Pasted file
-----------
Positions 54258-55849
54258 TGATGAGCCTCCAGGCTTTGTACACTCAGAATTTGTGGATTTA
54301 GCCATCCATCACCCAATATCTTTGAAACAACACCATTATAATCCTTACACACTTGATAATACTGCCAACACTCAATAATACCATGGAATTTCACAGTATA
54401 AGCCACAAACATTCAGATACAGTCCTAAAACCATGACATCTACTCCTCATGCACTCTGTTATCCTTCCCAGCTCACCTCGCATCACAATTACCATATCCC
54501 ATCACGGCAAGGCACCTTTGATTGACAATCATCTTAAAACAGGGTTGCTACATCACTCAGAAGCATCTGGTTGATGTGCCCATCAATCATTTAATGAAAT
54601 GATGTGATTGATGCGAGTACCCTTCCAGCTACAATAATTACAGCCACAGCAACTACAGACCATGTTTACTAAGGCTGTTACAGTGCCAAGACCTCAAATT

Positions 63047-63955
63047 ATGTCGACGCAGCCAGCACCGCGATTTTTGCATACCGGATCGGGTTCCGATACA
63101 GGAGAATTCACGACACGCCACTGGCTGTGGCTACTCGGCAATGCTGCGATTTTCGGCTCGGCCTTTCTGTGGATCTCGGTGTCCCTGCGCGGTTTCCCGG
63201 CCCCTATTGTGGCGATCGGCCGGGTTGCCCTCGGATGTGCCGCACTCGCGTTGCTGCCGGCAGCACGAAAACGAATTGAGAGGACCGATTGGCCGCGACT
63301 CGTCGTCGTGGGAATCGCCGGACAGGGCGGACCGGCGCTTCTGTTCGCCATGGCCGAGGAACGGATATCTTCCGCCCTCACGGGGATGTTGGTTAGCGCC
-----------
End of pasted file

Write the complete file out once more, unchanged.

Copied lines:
Positions 54258-55849
54258 TGATGAGCCTCCAGGCTTTGTACACTCAGAATTTGTGGATTTA
54301 GCCATCCATCACCCAATATCTTTGAAACAACACCATTATAATCCTTACACACTTGATAATACTGCCAACACTCAATAATACCATGGAATTTCACAGTATA
54401 AGCCACAAACATTCAGATACAGTCCTAAAACCATGACATCTACTCCTCATGCACTCTGTTATCCTTCCCAGCTCACCTCGCATCACAATTACCATATCCC
54501 ATCACGGCAAGGCACCTTTGATTGACAATCATCTTAAAACAGGGTTGCTACATCACTCAGAAGCATCTGGTTGATGTGCCCATCAATCATTTAATGAAAT
54601 GATGTGATTGATGCGAGTACCCTTCCAGCTACAATAATTACAGCCACAGCAACTACAGACCATGTTTACTAAGGCTGTTACAGTGCCAAGACCTCAAATT

Positions 63047-63955
63047 ATGTCGACGCAGCCAGCACCGCGATTTTTGCATACCGGATCGGGTTCCGATACA
63101 GGAGAATTCACGACACGCCACTGGCTGTGGCTACTCGGCAATGCTGCGATTTTCGGCTCGGCCTTTCTGTGGATCTCGGTGTCCCTGCGCGGTTTCCCGG
63201 CCCCTATTGTGGCGATCGGCCGGGTTGCCCTCGGATGTGCCGCACTCGCGTTGCTGCCGGCAGCACGAAAACGAATTGAGAGGACCGATTGGCCGCGACT
63301 CGTCGTCGTGGGAATCGCCGGACAGGGCGGACCGGCGCTTCTGTTCGCCATGGCCGAGGAACGGATATCTTCCGCCCTCACGGGGATGTTGGTTAGCGCC